John Betjeman Award

John Betjeman Award

“Places of worship are… the history of English art displayed in living form…” - Sir John Betjeman


Photo credit: the SPAB (St Pancras, Euston Road)

The John Betjeman Award is given to celebrate excellence in the conservation and repair of places of worship of any faith in England and Wales.  The 2017 award attracted a record number of entries, drawn from a wide geographical area and representing a broad range of conservation work. 

2017 Winner

From a shortlist of three impressive projects, the judges selected The Portico Project at St Pancras, Euston Road, London as this year’s winner. The award was presented to the team from St Pancras at the SPAB Members’ Meeting in York on 10 June.

The Greek Revival ‘new church’ of St Pancras (1819-22 by William and Henry Inwood) was built to serve the growing population of the Duke of Bedford’s “New Road” estate. This striking building, with its distinctive caryatid porches, became a landmark on the congested Euston Road, but years of pollution have been taking their toll on its fabric. As part of the Portico Project, architects Alan Chandler (Arts Lettres Techniques) and Marcus Chantry (B2) have meticulously cleaned and repaired the roof parapet and terracotta decoration of the church’s Ionic west portico, working closely with specialists Pierra Restoration, leadworkers M S Lock & Sons, conservator Sally Strachey and Darwen Terracotta.

The judges agreed that the work was an excellent example of good practice in sensitive repair – well-executed and based on a sound understanding of the building and the materials. They were impressed not only by the quality of the work carried out but also by what the project team characterised as “the spirit of collaboration” in devising sympathetic solutions to the conservation challenges presented. 

Alan Chandler commented: “This award will support our efforts in securing future funding to continue out work to the same standards – such recognition is a great way for the SPAB to help sustain the repair of beautiful buildings."

The Conservation & Repair of Decorative Terracotta - Lunchtime CPD Session Tuesday 28th November

The SPAB will be running a lunchtime CPD session on The Conservation & Repair of Decorative Terracotta on Tuesday 28th November, with speakers and examples from this year's winning project. For more information see the flyer. The session can be booked online at https://www.spab.org.uk/spab-events-awards/events/

 
John Betjeman birthday event with the Betjeman Society - find out more about the award, John Betjeman and the SPAB

Wednesday 30 August at 6pm

Goodenough College, Mecklenburgh Square, London, WC1N 2AB

Guest speaker Rachel Morley - conservator and SPAB Betjeman Award judge.
Tickets £18.

For more information: http://www.betjemansociety.com/p/events.html

To book: https://www.eventbrite.co.uk/e/birthday-party-and-joint-meeting-with-the-society-for-the-protection-of-ancient-buildings-tickets-33453887478

2017 Shortlist

The judges selected a shortlist of three buildings to visit.

Blessed Virgin Mary, Portbury, Somerset – re-roofing the chancel, using on the south flank a quantity of Red Pennant tilestone salvaged from the existing roof and, as this distinctive stone is no longer quarried, on the north slope sandstone tiles sourced from Herefordshire as the closest geological and aesthetic match.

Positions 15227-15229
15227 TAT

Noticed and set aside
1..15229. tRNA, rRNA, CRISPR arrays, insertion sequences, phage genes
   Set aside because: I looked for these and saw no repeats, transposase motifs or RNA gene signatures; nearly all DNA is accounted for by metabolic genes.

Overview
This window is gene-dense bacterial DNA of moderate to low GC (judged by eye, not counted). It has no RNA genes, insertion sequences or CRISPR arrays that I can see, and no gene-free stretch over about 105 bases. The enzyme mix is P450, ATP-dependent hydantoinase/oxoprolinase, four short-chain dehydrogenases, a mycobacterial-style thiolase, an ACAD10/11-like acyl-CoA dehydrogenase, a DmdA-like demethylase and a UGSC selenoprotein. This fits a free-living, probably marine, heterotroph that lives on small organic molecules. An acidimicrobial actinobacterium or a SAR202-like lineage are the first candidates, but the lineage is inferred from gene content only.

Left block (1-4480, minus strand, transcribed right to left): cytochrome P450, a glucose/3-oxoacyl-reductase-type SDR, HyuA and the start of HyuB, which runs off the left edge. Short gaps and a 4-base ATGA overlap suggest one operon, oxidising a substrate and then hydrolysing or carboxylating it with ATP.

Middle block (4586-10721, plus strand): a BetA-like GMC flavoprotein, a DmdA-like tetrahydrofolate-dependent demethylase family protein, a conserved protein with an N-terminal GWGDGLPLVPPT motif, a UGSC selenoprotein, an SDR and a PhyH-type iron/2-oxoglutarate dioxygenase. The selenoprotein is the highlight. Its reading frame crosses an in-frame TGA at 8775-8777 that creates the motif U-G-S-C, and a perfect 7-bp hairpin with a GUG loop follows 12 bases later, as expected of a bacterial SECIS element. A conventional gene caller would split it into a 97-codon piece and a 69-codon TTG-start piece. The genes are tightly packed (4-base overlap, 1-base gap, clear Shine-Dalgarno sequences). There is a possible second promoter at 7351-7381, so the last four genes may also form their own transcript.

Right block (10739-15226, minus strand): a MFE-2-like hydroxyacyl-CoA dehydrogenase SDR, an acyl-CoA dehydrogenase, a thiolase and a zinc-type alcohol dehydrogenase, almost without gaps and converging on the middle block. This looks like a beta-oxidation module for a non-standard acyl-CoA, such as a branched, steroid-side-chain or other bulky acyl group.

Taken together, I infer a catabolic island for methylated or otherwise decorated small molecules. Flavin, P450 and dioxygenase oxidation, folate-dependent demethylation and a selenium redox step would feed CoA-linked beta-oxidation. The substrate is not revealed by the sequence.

Holy Trinity, Torbryan, Devon – repair, stabilisation and reinstatement of two painted panels from the fifteenth century rood screen. Already suffering from beetle holes, the panels were further damaged when they were kicked out of the screen and stolen in 2013. Having deteriorated before they were recovered in 2015, the panel fragments required re-assembly and an additional supporting structure to enable them to go back into the screen. 

St Pancras, Euston Road, London - The Portico Project, to repair the roof, stonework and terracotta decoration of the western portico.

John Betjeman Award

The award is given to celebrate excellence in the conservation and repair of places of worship of any faith in England and Wales. It recognises and rewards the highest standards of conservation craftsmanship and the winning project is publicised as an example to others of good practice. The Award takes the form of a scroll featuring a specially commissioned print by John Piper of the interior of Inglesham Church, a building much loved by Sir John Betjeman.

Eligibility

The Award is made for the repair or conservation of the fabric, fittings or furnishings of historic churches, chapels or other faith buildings in England or Wales, which remain in use for worship. However, cathedrals of any denomination are not eligible.
It is not essential that the building is listed as being of architectural or historic interest. The age or architectural significance of the building is less important than the quality of the repair.

Conditions

The Award is made to the place of worship and not to any individual responsible for the work.  It celebrates the project, the building, and the community that cares for it. The Award is given for specific repair to, or conservation of, a single element of the building, rather than a general programme of works.  Repair work of any scale is eligible, but it must be to the fabric of the building (e.g. roof, tower, wall, floor, window) or to a significant item of fixed internal fitting or furnishing (e.g. screen, monument, tomb, pews, pulpit). Work to enlarge or extend a place of worship, to rearrange its internal space, or to alter or adapt its fittings or furnishings is not eligible. The work must have received appropriate approval (Faculty or equivalent permission / listed building consent) and have been completed within the previous 18 months.